Quentin Ritchie was the British ambassador to the Confederation of North America at the time of the outbreak of the Global War in 1939. Unlike German Chancellor Karl Bruning, Prime Minister George Bolingbroke did not make a public appeal for support from the C.N.A. Instead he had Ambassador Ritchie meet in private with Governor-General Bruce Hogg, instructing Ritchie "to stress the implications of a German victory in the Atlantic ... have Mr. Hogg consider the nature of the German-Mexican pact ... a strong neighbor to the west is hardly in North America's interests ..." Hogg, an isolationist, was unmoved by the entreaties of both Bruning and Ritchie.
Ritchie is the only British ambassador to the C.N.A. mentioned by Sobel. Given that the C.N.A. was originally a British colony, it is significant that the two countries were exchanging diplomats by the 1930s. Sobel does not indicate at which point the C.N.A. had become sufficiently independent of Great Britain to require an ambassador; it may have been as early as the drafting of the Second Britannic Design in 1842, and almost certainly had happened by the founding of the United British Commonwealth in 1906.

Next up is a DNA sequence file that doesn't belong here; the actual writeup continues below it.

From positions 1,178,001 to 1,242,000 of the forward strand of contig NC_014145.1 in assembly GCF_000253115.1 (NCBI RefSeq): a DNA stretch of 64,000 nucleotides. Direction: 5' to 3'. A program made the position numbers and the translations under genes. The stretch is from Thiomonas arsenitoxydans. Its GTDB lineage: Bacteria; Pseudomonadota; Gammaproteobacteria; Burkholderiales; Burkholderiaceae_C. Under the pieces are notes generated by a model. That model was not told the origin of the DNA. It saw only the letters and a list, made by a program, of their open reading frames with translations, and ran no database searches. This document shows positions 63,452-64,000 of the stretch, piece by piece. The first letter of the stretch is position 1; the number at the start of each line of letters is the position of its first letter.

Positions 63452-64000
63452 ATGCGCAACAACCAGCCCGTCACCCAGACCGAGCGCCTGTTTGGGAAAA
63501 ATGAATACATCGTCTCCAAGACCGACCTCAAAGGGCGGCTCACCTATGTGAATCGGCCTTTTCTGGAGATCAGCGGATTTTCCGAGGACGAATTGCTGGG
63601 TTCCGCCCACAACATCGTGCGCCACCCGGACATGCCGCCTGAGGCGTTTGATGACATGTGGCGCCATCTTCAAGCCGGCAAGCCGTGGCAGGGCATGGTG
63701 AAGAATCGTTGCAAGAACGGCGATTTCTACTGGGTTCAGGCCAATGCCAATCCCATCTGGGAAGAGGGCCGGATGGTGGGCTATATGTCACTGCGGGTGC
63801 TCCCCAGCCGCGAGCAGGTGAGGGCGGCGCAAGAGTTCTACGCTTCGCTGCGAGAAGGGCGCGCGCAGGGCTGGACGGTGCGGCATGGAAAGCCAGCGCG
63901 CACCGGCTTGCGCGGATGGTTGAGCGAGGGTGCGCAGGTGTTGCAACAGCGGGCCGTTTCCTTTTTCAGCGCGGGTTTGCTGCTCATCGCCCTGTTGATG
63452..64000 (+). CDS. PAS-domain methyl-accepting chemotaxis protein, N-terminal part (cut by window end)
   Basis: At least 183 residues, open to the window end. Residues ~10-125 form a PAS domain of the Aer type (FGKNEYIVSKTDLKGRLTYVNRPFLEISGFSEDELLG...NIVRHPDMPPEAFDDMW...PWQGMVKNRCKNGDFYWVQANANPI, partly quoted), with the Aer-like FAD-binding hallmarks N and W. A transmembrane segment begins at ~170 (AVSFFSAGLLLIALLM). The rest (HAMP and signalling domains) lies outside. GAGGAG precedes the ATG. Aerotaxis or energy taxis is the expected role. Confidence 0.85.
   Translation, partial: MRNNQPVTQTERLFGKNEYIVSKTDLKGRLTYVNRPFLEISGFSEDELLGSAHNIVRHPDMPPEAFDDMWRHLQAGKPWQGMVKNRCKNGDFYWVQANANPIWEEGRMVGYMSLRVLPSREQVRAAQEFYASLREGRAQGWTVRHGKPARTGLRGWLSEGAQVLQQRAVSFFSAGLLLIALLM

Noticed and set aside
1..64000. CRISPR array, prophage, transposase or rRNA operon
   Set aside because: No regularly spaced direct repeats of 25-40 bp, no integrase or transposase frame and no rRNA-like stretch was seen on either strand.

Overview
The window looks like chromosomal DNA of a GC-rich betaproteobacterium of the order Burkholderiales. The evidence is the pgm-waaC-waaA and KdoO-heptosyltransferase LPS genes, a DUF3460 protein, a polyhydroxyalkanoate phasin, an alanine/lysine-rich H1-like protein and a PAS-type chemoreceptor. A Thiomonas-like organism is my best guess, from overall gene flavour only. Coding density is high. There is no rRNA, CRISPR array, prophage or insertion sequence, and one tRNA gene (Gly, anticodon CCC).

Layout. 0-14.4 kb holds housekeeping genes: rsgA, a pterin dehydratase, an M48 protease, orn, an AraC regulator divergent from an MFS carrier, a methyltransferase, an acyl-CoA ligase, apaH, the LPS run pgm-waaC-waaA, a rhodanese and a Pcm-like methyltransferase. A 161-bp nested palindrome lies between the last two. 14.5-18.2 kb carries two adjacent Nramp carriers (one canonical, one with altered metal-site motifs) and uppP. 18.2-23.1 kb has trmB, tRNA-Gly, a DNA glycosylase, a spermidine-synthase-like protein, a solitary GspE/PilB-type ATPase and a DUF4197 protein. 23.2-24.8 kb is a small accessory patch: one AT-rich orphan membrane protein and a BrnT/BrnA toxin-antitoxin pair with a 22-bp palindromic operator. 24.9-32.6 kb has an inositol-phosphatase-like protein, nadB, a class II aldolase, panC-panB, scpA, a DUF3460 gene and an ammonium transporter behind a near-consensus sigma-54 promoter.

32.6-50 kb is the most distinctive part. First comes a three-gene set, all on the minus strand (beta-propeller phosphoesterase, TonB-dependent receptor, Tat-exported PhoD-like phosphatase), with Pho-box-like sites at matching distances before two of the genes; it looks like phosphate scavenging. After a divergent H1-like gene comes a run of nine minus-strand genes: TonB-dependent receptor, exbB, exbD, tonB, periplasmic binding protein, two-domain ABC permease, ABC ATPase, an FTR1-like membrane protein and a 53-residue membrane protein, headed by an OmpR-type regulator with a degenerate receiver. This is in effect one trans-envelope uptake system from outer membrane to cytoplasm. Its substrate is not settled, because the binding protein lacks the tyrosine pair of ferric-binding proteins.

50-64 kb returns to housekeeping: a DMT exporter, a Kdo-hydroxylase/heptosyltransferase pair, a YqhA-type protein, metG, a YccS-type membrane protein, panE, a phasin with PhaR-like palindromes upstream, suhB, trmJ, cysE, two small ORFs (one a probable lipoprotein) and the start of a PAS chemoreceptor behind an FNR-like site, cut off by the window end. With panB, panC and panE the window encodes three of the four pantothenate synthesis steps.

Sobel's source for Quentin Ritchie's appeal to Bruce Hogg is James Radamaker's Secret Files of the Global War: Correspondences With North America, 1939-1941 (Melbourne, 1959).